Sunday, February 28, 2010

Pass Health Care Reform

The key to understanding the politics of health care reform is to observe the Republican desperation in trying to stop it. Today, Eric Cantor was predicting a Democratic electoral debacle if reform is "rammed" through. If so, he should be chomping at the bit for the Dems to pass a bill. He should be like Clint Eastwood: "Make my day, pass the bill". But he knows somewhere deep that the American people will support the insurance reforms. Smart Republicans know that if Obama passes health care reform he will be seen as a major president, achieving something many others have tried and failed to do. Republicans fear health care reform for political reasons, and are going to the mat to stop it. It is not just ideology that is driving them. From DeMint and his Waterloo analogy on, the right has understood that serious health care reform, passed by this president, will solidify his mandate and marginalize them even further. Republicans have been brilliant at throwing everything they have to demonize the bill. They have played every angle and so confused their supporters with crap that the cry "keep your government hands off my Medicare" makes perfect sense. Democrats need to pass meaningful reform, and let the political chips fall where they may. My guess is that they will be playing the winning hand by doing the right thing.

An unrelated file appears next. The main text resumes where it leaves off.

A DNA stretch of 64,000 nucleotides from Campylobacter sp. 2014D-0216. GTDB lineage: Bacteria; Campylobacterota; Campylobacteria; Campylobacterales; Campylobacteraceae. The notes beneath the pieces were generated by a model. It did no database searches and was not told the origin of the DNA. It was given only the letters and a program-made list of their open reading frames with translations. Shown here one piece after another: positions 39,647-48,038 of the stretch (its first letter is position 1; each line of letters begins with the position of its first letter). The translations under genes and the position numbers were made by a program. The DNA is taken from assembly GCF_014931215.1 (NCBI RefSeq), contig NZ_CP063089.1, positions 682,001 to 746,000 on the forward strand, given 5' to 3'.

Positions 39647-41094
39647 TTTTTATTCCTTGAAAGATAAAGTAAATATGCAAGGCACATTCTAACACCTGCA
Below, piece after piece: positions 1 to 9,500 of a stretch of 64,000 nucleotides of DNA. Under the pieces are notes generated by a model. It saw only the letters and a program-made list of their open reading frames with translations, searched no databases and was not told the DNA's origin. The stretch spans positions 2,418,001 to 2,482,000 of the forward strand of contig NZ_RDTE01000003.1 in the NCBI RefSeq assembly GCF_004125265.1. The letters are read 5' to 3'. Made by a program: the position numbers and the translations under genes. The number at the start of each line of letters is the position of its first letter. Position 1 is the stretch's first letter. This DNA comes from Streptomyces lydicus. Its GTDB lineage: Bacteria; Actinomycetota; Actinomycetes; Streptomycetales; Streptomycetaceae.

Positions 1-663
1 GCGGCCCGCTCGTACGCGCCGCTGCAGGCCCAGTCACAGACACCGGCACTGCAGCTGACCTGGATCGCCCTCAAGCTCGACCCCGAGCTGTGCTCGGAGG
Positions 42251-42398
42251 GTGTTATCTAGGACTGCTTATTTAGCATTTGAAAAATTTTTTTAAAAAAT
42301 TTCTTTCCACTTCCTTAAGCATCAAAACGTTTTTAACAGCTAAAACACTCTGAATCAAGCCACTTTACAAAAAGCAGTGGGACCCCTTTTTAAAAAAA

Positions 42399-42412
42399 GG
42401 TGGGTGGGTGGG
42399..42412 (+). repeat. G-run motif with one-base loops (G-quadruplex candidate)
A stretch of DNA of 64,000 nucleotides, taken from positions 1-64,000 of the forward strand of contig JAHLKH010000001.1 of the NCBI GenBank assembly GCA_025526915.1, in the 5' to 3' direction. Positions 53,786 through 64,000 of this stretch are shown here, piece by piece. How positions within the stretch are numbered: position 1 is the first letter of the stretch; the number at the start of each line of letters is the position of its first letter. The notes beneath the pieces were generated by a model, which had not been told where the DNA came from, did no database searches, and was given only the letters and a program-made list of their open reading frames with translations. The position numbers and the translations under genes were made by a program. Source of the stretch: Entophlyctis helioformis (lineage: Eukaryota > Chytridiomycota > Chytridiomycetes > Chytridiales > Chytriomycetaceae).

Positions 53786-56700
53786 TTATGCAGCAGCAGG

Unparsable Path to Freedom - AA.

The below passage from the novel, Infinite Jest, by David Foster Wallace found on page 350-351 (of 1079 (including 388 footnotes)) about the process of recovery, in this case specifically through AA, but maybe it's also about Recovery more generally not just from Substances and maybe not just through AA meetings in Boston.